# Thread: Arithmetic and geometric sequences.

1. ## Arithmetic and geometric sequences.

(1) The lengths of the sides of a right triangle are three consecutive terms of an increasing arithmetic sequence. Show that the lengths are in the ratio 3:4:5.

(2) If the pth and qth terms of an arithmetic sequence are q and p respectively, find the (p+q)th term.

(3) Find X and y if the sequence 2y, 2xy, x, xy/2 .... is geometric.

Guys i really need you help
Thank you

2. Hello, vvc531!

(1) The lengths of the sides of a right triangle are three consecutive terms of
an increasing arithmetic sequence. Show that the lengths are in the ratio 3:4:5.

The first three terms of an arithmetic sequence are: . $a,\:a+d,\:a+2d$

If they are the sides of a righ triangle: . $a^2 + (a+d)^2 \:=\:(a+2d)^2$

. . which simplifies to: . $a^2 - 2ad - 3d^2 \:=\:0$

. . which factors: . $(a -3d)(a +d) \:=\:0$

. . and has the positive root: . $a \:=\:3d$

Hence, the three sides are: . $\begin{Bmatrix}a &=& 3d \\a+d &=& 4d \\ a+2d &=&5d \end{Bmatrix}$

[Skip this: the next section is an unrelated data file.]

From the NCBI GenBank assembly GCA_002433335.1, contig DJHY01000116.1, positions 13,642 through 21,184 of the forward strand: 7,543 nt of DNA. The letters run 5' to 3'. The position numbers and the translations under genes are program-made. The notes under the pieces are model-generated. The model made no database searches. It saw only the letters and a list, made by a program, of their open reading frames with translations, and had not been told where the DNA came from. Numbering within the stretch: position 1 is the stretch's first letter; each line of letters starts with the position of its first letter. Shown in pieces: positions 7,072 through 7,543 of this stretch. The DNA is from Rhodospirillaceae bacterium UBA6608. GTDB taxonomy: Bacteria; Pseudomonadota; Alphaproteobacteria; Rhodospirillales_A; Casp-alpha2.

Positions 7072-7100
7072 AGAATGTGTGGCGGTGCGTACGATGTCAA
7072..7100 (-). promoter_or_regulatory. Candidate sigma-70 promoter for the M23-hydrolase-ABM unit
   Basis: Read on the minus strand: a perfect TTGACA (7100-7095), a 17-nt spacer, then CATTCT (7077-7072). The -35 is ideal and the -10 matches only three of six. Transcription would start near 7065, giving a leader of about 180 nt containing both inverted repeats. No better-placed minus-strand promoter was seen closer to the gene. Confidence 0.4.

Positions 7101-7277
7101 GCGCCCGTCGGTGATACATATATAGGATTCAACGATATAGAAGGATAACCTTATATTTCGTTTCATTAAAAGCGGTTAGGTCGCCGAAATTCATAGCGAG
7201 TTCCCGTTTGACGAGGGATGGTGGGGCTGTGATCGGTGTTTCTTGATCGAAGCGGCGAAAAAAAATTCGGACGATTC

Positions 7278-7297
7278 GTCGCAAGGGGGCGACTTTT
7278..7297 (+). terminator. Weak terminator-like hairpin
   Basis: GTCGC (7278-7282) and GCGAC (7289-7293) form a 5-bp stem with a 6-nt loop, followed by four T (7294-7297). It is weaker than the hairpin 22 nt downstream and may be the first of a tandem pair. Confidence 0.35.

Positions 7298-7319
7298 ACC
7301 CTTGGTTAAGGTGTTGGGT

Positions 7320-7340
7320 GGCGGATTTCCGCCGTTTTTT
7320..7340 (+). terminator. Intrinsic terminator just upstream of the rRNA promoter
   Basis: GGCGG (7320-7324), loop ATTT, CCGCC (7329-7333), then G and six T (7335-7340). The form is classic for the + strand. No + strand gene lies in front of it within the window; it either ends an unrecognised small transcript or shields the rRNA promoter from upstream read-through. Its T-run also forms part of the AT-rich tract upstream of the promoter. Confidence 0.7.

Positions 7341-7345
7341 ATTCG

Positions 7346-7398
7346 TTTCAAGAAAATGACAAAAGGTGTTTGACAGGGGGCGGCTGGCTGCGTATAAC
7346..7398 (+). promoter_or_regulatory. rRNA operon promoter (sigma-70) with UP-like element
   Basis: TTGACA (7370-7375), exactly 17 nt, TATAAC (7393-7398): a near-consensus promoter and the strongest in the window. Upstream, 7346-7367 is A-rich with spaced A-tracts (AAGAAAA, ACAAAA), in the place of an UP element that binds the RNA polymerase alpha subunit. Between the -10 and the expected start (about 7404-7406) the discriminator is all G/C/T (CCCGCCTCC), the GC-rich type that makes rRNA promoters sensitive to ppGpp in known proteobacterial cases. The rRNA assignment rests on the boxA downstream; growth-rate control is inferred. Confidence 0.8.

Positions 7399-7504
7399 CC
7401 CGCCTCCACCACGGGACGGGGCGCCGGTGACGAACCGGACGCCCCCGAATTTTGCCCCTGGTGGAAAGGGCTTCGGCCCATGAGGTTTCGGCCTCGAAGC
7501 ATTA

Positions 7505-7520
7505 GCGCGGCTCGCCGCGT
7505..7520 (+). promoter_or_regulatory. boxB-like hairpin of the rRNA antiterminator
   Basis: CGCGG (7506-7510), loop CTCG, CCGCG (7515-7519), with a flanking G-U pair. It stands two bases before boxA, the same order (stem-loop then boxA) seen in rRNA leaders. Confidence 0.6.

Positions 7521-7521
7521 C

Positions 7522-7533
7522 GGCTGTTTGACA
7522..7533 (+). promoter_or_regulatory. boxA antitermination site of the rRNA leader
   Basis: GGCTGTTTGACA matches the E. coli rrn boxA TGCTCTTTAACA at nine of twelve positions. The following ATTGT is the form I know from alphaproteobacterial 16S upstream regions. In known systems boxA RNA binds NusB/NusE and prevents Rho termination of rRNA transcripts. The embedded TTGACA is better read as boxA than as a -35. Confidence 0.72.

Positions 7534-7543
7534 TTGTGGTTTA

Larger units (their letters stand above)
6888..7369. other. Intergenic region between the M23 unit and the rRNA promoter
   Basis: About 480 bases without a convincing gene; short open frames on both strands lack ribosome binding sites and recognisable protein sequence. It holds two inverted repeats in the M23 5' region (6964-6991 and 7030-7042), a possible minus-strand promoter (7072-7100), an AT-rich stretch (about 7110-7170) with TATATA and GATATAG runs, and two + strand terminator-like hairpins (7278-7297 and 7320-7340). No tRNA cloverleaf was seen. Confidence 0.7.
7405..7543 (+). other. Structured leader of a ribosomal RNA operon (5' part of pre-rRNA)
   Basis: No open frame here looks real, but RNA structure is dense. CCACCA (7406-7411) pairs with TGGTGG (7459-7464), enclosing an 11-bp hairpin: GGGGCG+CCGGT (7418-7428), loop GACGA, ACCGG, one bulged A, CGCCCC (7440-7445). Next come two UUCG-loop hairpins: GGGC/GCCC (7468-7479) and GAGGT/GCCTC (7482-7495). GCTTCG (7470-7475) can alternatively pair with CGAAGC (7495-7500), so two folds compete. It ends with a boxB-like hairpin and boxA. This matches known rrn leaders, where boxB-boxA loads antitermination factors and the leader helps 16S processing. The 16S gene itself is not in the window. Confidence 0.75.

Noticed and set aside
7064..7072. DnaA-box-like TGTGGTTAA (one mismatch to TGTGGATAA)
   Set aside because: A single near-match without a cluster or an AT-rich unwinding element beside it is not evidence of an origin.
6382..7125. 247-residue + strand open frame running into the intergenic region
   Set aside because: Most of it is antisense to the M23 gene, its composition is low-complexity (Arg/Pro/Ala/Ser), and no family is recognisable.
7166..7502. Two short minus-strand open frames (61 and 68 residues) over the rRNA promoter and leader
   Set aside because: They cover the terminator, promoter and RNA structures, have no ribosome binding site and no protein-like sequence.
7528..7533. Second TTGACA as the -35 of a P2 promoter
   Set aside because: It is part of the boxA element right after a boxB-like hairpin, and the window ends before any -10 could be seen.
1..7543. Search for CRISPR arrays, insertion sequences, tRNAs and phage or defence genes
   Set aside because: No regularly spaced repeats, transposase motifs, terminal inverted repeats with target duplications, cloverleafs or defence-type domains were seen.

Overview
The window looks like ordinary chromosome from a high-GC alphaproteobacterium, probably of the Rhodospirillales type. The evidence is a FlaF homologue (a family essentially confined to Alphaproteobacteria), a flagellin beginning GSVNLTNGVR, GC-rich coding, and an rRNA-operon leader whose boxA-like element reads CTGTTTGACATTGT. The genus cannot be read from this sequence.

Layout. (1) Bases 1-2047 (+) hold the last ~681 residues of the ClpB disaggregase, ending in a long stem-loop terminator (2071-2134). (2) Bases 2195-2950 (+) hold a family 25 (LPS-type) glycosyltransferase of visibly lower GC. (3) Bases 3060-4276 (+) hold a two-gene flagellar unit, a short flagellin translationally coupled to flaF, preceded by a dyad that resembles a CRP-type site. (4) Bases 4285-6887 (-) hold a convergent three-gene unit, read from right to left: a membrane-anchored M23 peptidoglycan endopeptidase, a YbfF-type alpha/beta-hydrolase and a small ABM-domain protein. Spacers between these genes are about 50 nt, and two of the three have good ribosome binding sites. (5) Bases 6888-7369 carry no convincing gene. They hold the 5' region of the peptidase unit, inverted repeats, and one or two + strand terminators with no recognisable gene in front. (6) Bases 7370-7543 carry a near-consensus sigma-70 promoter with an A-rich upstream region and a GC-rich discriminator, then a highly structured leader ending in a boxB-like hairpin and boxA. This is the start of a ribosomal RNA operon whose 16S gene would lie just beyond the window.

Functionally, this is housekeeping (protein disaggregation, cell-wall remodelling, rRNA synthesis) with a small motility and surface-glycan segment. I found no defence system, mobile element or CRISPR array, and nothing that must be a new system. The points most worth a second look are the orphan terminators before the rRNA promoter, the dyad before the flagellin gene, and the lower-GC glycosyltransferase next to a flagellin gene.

And their ratio is: . $3d:4d:5d \;=\;3:4:5$

(3) Find $x$ and $y$ if the sequence $2y, 2xy, x, \tfrac{xy}{2}$ is geometric.

The first four terms of a geomeric sequence are: . $a,\:ar,\:ar^2,\:ar^3$

So we have: . $\begin{array}{cccc}a &=& 2y & [1] \\ ar &=& 2xy & [2] \\ ar^2 &=& x & [3] \\ ar^3 &=& \frac{xy}{2} & [4] \end{array}$

$\begin{array}{ccccccc}\text{Divide }[2] \div [1] & \dfrac{ar}{a} \:=\:\dfrac{2xy}{2y} & \Rightarrow & r \:=\:x & [5] \\ \\[-4mm]
\text{Divide }[3] \div [2] & \dfrac{ar^2}{ar} \:=\:\dfrac{x}{2xy} & \Rightarrow & r \:=\:\dfrac{1}{2y} & [6] \\ \\[-4mm]
\text{Divide }[4] \div[3] & \dfrac{ar^3}{ar^2} \:=\:\dfrac{\frac{xy}{2}}{x} & \Rightarrow & r \:=\:\dfrac{y}{2} & [7]\end{array}$

Equate [7] and [6]: . $\frac{y}{2}\:=\:\frac{1}{2y}\quad\Rightarrow\quad y^2 \:=\:1\quad\Rightarrow\quad y \:=\:\pm1$

Substiute into [7]: . $r \:=\:\pm\frac{1}{2}$

Substitute into [5]: . $x \:=\:\pm\frac{1}{2}$

Therefore: . $(x,y) \;=\;\left(\tfrac{1}{2},\tfrac{1}{2}\right),\;\lef t(\text{-}\tfrac{1}{2},\text{-}\tfrac{1}{2}\right)$

3. ## Thank you so much

Thank you so much
can you please take a look at my other post
really hard pre-cal questions (4) ~(5) ?
You are great!